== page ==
J Clin Neurol 2021 Apr;17(2):164-175. The Role of Endothelial Dysfunction in the Pathophysiology and Cerebrovascular Effects of Migraine: A Narrative Review Matteo Paolucci 1 2, Claudia Altamura 1, Fabrizio Vernieri 1 Affiliations collapse Affiliations
1 Headache and Neurosonology Unit, Neurology, Campus Bio-Medico University of Rome, Rome, Italy.
2 Neurology Unit, M. Bufalini Hospital, Cesena, AUSL Romagna, Italy. firstname.lastname@example.org.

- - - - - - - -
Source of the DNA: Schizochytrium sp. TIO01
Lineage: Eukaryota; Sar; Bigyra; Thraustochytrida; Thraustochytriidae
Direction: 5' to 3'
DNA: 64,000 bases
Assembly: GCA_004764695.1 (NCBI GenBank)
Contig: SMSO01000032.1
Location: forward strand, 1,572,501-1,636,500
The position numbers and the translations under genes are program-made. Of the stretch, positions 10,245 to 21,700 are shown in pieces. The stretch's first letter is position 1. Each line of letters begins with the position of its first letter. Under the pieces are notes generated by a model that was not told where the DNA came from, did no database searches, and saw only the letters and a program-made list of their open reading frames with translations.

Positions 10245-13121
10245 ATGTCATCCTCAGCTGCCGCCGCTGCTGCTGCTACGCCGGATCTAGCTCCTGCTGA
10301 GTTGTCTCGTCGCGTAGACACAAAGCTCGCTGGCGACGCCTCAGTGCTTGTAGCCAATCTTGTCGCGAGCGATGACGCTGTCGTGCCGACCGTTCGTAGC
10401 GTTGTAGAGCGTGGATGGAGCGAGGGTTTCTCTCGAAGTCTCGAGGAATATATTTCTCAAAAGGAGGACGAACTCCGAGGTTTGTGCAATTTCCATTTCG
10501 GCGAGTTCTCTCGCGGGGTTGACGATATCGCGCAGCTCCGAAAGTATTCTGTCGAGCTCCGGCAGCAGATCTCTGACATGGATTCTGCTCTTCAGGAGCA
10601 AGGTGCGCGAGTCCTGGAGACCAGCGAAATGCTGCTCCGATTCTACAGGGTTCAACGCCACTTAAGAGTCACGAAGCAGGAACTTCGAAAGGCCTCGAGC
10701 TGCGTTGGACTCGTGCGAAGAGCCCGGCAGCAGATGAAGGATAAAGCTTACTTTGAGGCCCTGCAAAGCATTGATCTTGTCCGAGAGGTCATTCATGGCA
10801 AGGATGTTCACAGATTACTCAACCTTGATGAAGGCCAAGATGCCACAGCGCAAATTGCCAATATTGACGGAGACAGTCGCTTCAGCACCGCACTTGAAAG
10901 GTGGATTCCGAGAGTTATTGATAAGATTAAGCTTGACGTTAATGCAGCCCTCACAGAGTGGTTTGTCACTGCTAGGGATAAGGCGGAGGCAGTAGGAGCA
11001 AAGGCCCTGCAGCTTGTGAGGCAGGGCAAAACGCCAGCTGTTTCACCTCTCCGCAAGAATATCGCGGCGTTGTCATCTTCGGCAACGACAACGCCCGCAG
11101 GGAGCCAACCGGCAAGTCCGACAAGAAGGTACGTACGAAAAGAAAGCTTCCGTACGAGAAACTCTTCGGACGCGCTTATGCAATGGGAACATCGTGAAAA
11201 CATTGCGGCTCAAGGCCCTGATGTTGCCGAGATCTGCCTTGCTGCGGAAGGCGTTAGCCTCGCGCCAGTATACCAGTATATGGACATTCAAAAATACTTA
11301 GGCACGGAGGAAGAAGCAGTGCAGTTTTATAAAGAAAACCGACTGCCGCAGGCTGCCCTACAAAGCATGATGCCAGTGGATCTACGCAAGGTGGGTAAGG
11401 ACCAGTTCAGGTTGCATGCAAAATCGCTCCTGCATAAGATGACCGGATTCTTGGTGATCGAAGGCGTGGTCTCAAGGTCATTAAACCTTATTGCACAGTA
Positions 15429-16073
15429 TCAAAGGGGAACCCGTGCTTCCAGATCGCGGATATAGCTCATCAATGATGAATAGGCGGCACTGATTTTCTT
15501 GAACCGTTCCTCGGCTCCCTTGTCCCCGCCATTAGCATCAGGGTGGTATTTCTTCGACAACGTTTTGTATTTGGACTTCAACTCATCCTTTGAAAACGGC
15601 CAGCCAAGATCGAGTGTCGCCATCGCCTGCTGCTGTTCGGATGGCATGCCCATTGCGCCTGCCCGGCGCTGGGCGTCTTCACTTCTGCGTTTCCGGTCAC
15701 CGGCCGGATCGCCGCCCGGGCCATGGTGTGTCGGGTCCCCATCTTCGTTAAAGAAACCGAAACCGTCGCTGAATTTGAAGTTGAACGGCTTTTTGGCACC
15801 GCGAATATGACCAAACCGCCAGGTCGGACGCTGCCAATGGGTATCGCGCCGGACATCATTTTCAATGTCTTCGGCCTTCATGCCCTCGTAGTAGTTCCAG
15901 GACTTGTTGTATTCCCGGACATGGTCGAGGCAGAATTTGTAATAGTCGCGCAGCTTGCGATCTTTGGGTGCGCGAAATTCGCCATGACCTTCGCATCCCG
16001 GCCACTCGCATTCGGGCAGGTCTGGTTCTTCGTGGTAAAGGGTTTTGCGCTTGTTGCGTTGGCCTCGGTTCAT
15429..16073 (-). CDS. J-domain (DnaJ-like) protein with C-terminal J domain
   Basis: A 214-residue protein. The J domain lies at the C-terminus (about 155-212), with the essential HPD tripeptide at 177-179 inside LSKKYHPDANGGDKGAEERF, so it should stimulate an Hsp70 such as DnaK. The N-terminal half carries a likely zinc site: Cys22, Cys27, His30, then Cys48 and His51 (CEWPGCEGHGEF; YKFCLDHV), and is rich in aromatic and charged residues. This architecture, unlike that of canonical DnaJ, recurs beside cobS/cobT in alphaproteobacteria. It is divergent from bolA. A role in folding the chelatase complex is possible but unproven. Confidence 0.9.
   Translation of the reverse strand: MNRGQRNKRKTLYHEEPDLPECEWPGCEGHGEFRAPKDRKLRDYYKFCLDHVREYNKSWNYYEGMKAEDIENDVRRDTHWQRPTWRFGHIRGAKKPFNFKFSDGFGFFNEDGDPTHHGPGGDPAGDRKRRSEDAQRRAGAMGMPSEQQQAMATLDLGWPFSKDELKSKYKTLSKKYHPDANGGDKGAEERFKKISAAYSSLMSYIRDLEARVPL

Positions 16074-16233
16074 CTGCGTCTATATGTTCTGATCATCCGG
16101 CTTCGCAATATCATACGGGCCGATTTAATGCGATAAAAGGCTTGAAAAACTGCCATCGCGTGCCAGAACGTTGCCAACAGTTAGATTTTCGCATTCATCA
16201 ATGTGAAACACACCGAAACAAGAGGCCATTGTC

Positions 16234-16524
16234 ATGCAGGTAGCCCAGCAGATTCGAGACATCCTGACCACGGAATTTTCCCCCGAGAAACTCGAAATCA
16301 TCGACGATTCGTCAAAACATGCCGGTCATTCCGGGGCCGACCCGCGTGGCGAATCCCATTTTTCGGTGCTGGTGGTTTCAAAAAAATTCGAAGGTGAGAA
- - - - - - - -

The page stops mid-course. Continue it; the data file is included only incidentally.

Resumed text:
Abstract Background and purpose: Migraine is a complex neurovascular disorder whose triggers are not entirely understood. Endothelial dysfunction might play a role in migraine, and there have been numerous reports on endothelium dysfunction and migraine pathophysiology, but their reciprocal cause-effect relationship remains unclear. This review reports the current evidence on endothelium dysfunction, its link with migraine, and its possible consequences for cerebral hemodynamics. Methods: We performed a systematic literature search of PubMed up to March 2020. We included 115 articles in a narrative review. Results: Several studies have demonstrated that endothelium dysfunction may play an important role in migraine. Despite the lack of specific biomarkers, there is evidence of oxidative stress and inflammation-two of the primary causes of endothelial damage-in migraine. The main consequences of endothelial dysfunction are increased vascular tone, thrombosis, inflammation, and increased vascular permeability. As a consequence of oxidative stress, the activity of endothelin-1 is not counterbalanced by nitric oxide (NO), whose levels decrease to lead to vasoconstriction and a possible contribution to cortical spreading depression. NO is involved in pain perception via the cyclic guanosine monophosphate (cGMP) pathway and the induction of calcitonin gene-related peptide. Oxidative stress may induce a hypercoagulable state that mainly affects platelet function through different mechanisms. Endothelial dysfunction seems to be particularly pronounced in migraine with aura (MA). Endothelial dysfunction in migraine particularly involves intracranial vessels, since flow-mediated dilation cannot detect overt peripheral vascular dysfunction. Conclusions: Endothelial dysfunction is a vascular risk marker. How it impacts migraine, and particularly MA, needs to be understood better by defining its possible role in increasing the stroke risk in migraine patients. Keywords: hypercoagulability; inflammation; thrombosis; vasoconstriction; vasodilatation. Copyright © 2021 Korean Neurological Association.